The AFP thereupon drew up its procurement plan spanning 15 years split in three 5-year horizons. The first horizon was completed in 2017. The AFP is now in its second horizon and so far, President Rodrigo Roa Duterte has approved almost P300 billion, or four times more, than the first horizon in his first two years in office. In fact, some items that fall under the third horizon are being accelerated to the second. Read between the lines.




What’s significant also is the approval of two vital national security documents — the National Security Policy and National Security Strategy — that PRRD approved last year and this year, respectively, to guide our national security sector during his term in office. It sets the tone for our defense planners and legislators to rationalize their procurement based on specific strategic guidelines. Sources of funds to pay for the defense buildup have also been identified to serve as the focal point for their deliberations.

No longer shall defense acquisitions be on the basis of unjustified wish lists, or driven by the budget or by suppliers. It will now be on the basis of what is or will be needed to adequately deter and defend our country based on a keen awareness of the current and future security environment. This brings us up to par with our security allies and partners who’ve applied this discipline long ago to rationalize their defense acquisitions and, more importantly, sustain their capital assets to maximize operational readiness and extend their life cycles to their fullest potentials. This is one area, however, that we still need to focus on.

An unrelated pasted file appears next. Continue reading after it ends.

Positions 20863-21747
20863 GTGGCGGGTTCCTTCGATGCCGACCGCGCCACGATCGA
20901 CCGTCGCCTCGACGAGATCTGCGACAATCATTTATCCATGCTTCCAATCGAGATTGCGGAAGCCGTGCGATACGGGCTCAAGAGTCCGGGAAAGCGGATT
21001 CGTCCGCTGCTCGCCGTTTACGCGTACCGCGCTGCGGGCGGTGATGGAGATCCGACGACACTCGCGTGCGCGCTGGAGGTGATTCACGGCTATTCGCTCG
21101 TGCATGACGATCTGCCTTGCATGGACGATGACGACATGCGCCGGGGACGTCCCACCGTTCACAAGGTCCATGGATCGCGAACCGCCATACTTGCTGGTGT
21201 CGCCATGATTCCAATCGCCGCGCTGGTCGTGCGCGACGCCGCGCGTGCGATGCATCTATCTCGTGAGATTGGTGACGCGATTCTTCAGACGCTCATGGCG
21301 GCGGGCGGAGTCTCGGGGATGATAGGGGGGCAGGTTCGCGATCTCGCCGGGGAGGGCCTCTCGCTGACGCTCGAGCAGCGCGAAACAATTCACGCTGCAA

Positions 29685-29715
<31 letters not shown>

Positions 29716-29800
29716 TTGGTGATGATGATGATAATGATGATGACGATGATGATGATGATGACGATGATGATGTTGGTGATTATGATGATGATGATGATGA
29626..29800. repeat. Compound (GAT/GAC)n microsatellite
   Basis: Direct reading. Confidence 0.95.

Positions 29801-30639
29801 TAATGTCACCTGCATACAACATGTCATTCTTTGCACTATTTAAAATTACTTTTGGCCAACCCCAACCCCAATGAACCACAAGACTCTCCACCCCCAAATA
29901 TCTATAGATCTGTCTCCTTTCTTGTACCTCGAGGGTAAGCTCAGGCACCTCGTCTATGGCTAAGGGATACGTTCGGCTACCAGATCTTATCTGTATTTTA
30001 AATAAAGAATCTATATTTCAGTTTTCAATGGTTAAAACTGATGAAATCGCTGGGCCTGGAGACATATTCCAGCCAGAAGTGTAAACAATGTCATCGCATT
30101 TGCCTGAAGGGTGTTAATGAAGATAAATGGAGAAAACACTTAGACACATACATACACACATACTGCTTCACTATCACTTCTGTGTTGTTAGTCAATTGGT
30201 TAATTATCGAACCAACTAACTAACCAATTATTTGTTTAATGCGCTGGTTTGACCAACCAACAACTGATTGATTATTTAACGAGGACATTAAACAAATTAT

That said, our sea-air buildup is crucial to deter or defend against external threats to our maritime domain and airspace. Submarines are critical to the equation as with a radar system that covers our entire EEZ; multi-role missile equipped frigates and corvettes; landing dock ships; unmanned air, surface and sub-surface combat vehicles; and multi-role helicopters. We’re lucky to have reliable suppliers in Israel, the US, South Korea and Indonesia, while Japan, Australia, France and Germany have been fully supportive of the Coast Guard’s buildup.